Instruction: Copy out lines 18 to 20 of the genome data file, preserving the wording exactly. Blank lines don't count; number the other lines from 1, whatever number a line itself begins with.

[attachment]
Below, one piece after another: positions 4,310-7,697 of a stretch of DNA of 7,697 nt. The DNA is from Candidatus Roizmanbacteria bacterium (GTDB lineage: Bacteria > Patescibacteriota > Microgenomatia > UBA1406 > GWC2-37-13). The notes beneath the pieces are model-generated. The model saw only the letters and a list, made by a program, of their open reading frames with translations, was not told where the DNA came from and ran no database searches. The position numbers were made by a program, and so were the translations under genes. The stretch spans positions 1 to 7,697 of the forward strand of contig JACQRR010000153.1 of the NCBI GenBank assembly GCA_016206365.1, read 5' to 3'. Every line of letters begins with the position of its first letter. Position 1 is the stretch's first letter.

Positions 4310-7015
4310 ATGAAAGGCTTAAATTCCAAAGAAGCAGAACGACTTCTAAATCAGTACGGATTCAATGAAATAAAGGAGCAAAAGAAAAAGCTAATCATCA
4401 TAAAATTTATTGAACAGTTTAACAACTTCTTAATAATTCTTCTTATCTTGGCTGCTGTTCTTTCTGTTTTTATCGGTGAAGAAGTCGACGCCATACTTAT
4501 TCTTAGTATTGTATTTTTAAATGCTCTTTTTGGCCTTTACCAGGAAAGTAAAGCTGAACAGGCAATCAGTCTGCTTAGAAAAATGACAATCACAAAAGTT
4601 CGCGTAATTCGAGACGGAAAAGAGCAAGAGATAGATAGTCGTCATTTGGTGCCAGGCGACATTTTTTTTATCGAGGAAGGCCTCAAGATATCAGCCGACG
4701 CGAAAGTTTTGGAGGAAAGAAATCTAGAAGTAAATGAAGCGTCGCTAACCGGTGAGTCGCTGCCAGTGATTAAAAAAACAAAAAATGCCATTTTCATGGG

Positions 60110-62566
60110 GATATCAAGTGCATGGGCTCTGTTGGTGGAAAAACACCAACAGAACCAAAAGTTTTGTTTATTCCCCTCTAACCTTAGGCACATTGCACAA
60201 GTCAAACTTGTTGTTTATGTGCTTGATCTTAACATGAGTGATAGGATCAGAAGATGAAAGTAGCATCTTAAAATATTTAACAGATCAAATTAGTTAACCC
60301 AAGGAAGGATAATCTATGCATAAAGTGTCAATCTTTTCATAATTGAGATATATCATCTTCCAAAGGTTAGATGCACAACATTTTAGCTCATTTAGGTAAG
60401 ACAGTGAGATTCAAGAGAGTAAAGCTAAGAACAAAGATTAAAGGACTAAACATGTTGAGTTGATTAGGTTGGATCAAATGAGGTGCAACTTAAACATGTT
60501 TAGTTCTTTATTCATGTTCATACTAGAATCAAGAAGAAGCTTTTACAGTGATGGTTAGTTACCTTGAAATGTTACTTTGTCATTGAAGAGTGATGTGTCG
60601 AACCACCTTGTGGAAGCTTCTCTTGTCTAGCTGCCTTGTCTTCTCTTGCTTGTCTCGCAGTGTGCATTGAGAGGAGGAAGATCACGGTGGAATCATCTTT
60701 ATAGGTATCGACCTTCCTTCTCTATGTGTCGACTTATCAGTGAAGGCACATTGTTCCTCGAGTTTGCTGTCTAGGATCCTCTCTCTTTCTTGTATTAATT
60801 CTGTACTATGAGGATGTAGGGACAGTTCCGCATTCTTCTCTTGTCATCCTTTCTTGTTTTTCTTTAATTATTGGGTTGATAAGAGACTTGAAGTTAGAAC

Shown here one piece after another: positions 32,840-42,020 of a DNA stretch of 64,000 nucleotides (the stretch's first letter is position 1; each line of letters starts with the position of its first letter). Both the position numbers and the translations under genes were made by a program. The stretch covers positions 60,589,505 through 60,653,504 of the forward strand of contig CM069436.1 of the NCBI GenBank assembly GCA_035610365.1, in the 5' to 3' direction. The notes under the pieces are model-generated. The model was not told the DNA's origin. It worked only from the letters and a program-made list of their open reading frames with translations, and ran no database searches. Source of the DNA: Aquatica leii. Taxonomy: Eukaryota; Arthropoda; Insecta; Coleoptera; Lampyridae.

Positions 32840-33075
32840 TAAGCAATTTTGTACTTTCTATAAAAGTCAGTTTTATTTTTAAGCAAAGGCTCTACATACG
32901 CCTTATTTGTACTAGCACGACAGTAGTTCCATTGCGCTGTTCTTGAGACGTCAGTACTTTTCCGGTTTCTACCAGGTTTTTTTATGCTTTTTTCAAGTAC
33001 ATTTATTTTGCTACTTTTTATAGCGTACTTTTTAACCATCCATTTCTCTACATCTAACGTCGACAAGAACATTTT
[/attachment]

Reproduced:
Positions 32840-33075
32840 TAAGCAATTTTGTACTTTCTATAAAAGTCAGTTTTATTTTTAAGCAAAGGCTCTACATACG
32901 CCTTATTTGTACTAGCACGACAGTAGTTCCATTGCGCTGTTCTTGAGACGTCAGTACTTTTCCGGTTTCTACCAGGTTTTTTTATGCTTTTTTCAAGTAC